[0040] In some embodiments, the pixels 332-1, 332-2, 332-3 may be in electrical communication with at least a first electrode 334 and a second electrode 336. The application of a voltage between the first electrode 334 and second electrode 336 may apply an electrical bias to each of the pixels 332-1, 332-2, 332-3. The optical transmission of each pixel 332-1, 332-2, 332-3 of the liquid crystal attenuator 320 may be related to the voltage across the pixel 332-1, 332-2, 332-3. In some embodiments, different voltages may be applied to each pixel 332-1, 332-2, 332-3 to alter the optical transmission of each pixel 332-1, 332-2, 332-3 independently.

[0041] In some embodiments, the attenuator 320 may have more than three pixels. For example, a light engine may include four light sources and the attenuator 320 may include four or more pixels. In other embodiments, the attenuator 320 may have less than three pixels.

[0042] FIG. 6 illustrates another embodiment of a one-cell liquid crystal attenuator 420 with three pixels 432-1, 432-2, 432-3. The pixels 432-1, 432-2, 432-3 may be in electrical communication with a first electrode 434 and a plurality of second electrodes 436-1, 436-2, 436-3. In some embodiments, the electrodes 434, 436-1, 436-2, 436-3 may be in a single side of the attenuator 420. For example, the first electrode 434 may be in electrical communication with a substrate 437 of the flexible printed circuit (FPC) by a conductive glue 438. In at least one embodiment, such “cross-over” construction may simplify manufacturing and/or packing of the attenuator 420 for the light engine.

[0043] In some embodiments, individual control of the attenuators of the plurality of attenuators according to the present disclosure may allow for color balance adjustment and/or calibration. FIG. 7 is a graph 540 illustrating the transmission curve of an attenuator relative to voltage. The graph 540 illustrates an example of a first transmission curve for a first light 512-1, an example of a second transmission curve for a second light 512-2, and an example of a transmission curve for a third light 512-3.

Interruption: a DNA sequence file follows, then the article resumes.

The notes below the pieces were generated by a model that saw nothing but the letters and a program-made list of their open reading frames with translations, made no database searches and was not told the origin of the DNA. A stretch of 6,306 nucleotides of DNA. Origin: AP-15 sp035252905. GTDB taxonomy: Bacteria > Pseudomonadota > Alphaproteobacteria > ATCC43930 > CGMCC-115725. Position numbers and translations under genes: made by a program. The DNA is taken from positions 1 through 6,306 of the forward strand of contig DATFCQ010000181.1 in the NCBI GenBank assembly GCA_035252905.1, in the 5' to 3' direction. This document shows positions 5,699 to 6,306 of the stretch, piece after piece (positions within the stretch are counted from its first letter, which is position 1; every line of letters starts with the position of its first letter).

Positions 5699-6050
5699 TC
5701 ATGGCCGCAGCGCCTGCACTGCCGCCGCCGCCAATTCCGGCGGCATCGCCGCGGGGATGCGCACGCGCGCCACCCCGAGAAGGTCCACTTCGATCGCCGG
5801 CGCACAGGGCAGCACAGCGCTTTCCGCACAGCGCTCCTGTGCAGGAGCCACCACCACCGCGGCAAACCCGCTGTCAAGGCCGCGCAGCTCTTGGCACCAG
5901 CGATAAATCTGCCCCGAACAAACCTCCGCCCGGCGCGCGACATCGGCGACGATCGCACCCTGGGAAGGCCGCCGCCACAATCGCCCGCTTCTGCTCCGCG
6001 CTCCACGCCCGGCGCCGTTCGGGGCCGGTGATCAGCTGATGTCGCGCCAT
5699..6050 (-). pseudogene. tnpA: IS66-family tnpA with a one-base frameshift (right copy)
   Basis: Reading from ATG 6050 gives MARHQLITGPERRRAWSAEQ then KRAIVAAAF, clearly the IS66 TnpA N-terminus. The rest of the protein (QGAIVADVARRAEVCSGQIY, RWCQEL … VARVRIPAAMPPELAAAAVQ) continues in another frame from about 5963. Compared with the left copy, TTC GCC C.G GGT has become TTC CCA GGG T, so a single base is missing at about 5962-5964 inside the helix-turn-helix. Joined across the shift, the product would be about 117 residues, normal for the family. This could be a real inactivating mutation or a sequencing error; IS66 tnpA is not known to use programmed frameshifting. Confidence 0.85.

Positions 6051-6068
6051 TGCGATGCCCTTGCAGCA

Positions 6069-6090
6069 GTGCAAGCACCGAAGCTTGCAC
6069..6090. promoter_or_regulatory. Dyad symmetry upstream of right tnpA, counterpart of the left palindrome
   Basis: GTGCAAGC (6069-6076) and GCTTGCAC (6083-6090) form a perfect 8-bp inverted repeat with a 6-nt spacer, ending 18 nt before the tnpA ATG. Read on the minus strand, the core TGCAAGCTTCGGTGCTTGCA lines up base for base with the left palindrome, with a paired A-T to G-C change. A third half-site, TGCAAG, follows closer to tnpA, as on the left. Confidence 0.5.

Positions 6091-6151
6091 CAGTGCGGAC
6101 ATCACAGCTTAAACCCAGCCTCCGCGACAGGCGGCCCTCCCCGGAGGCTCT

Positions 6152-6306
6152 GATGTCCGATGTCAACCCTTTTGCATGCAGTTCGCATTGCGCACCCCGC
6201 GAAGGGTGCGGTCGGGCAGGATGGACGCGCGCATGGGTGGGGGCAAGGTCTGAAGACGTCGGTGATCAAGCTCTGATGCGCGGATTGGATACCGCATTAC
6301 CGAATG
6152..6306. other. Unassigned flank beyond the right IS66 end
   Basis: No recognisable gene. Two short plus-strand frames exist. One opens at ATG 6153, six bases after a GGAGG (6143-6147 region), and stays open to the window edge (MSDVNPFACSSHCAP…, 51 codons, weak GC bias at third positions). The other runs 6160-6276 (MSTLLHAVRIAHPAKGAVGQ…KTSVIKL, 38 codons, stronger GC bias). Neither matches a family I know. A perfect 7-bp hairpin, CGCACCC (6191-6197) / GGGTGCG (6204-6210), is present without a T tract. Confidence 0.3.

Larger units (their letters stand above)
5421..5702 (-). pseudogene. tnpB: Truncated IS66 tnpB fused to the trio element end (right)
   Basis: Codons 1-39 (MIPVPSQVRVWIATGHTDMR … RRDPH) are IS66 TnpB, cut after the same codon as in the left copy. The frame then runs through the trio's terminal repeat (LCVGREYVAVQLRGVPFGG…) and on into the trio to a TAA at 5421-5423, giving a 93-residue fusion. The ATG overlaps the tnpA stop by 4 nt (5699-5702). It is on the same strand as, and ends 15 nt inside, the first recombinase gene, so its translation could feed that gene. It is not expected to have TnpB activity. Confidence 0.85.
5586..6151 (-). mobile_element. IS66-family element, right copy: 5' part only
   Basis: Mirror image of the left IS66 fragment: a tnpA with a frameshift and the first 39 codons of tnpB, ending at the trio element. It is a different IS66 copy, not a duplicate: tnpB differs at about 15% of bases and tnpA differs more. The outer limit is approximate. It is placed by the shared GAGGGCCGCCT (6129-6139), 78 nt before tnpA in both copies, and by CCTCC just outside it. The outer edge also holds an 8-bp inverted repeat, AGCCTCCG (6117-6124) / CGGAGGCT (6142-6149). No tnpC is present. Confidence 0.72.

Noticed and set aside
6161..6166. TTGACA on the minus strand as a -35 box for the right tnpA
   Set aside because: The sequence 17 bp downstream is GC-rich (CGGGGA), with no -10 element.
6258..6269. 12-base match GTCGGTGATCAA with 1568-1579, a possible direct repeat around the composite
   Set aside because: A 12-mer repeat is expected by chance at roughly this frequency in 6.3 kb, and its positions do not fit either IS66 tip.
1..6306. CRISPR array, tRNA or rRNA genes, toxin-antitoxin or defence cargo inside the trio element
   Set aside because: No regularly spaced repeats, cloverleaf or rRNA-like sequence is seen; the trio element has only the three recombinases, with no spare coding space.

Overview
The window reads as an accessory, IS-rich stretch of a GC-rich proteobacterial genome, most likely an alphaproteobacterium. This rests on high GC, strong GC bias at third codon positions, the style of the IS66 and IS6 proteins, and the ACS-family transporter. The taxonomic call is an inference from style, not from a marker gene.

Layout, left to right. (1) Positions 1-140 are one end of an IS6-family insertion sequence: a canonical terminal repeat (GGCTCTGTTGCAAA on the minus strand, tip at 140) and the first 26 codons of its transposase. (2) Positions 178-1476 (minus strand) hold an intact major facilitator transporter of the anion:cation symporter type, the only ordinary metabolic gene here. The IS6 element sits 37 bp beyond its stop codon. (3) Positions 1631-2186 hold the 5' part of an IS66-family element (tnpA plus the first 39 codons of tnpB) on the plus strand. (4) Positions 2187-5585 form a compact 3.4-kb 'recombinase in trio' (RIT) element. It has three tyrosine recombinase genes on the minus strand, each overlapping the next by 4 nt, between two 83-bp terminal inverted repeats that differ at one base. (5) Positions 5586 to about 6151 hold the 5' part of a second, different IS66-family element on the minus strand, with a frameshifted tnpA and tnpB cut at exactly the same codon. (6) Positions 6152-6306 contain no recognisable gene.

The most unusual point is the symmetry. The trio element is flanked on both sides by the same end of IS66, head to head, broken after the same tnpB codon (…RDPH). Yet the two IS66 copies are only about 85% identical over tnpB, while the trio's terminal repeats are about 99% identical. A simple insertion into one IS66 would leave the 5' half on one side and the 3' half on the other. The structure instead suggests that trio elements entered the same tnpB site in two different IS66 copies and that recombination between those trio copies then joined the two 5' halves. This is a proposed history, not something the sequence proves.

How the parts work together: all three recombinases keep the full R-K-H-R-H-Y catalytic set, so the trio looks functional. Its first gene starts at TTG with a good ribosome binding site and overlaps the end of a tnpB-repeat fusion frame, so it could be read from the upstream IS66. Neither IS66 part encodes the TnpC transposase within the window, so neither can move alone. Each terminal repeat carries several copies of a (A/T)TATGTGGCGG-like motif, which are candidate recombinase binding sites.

[0044] In some embodiments, a desired transmission rate 542, such as approximately 50% transmission, may occur at different voltages for different wavelengths of the light attenuated. For example, the desired transmission rate 542 may occur at a first voltage 544-1 for the first light 512-1, at a second voltage 544-2 less than the first voltage 544-1 for the second light 512-2, and at a third voltage 544-3 greater than the first voltage 544-1 for the third light 512-3. To attenuate each light 512-1, 512-2, 512-3 of the display light the same amount (e.g., the desired transmission rate 542), a first attenuator may have the first voltage 544-1 applied, a second attenuator may have the second voltage 544-2 applied, and a third attenuator may have the third voltage 544-3 applied.

[0045] In some embodiments, attenuators (or pixels of an attenuator) may have different voltages applied to produce different transmission rates for each attenuator relative to the light transmitted through that attenuator. For example, FIG. 8 illustrates an example transmission curve 540 with voltages 544-1, 544-2, 544-3 selected to set attenuators to transmit the display light with a green-biased color balance.

[0046] In some embodiments, a first attenuator may have a first voltage 544-1 applied thereto and may be positioned in the optical path of the first light 512-1. A second attenuator may have a second voltage 544-2 applied thereto and may be positioned in the optical path of the second light 512-2. A third attenuator may have a third voltage 544-3 applied thereto and may be positioned in the optical path of the third light 512-3.

[0047] The first light 512-1 may be a green light, and the first voltage 544-1 may correspond to a first optical transmission rate 546-1 of approximately 50% at the wavelength of the first light 512-1. The second light 512-2 may be a blue light, and the second voltage 544-2 may correspond to a second optical transmission rate 546-2 of approximately 40% at the wavelength of the second light 512-2. The third light 512-3 may be a red light, and the third voltage 544-3 may correspond to a third optical transmission rate 546-3 of approximately 30% at the wavelength of the third light 512-3. The resulting transmission rate of the attenuators may pass 50% of the green light, 40% of the blue light, and 30% of the red light to the waveguide or other display. The visual information generated by the light sources of the light engine may, thereby, be shifted toward a green and blue light bias and a cooler color temperature. In other embodiments, the attenuators may be adjusted to transmit more of the second light 512-2 and/or more of the third light 512-3 (i.e., a red light bias for warmer temperatures).

[0048] FIG. 9 is a flowchart illustrating an embodiment of a method 648 of presenting visual information to a user, according to the present disclosure. In some embodiments, the method 648 may include emitting at least a first light at 650 and emitting at least a second light at 652. The method 648 may further include attenuating the first light with a variable optical transmission rate attenuator at 654 and attenuating the second light with a variable optical transmission rate attenuator at 656. Finally, the attenuated light may be used in presenting visual information to a user at 658.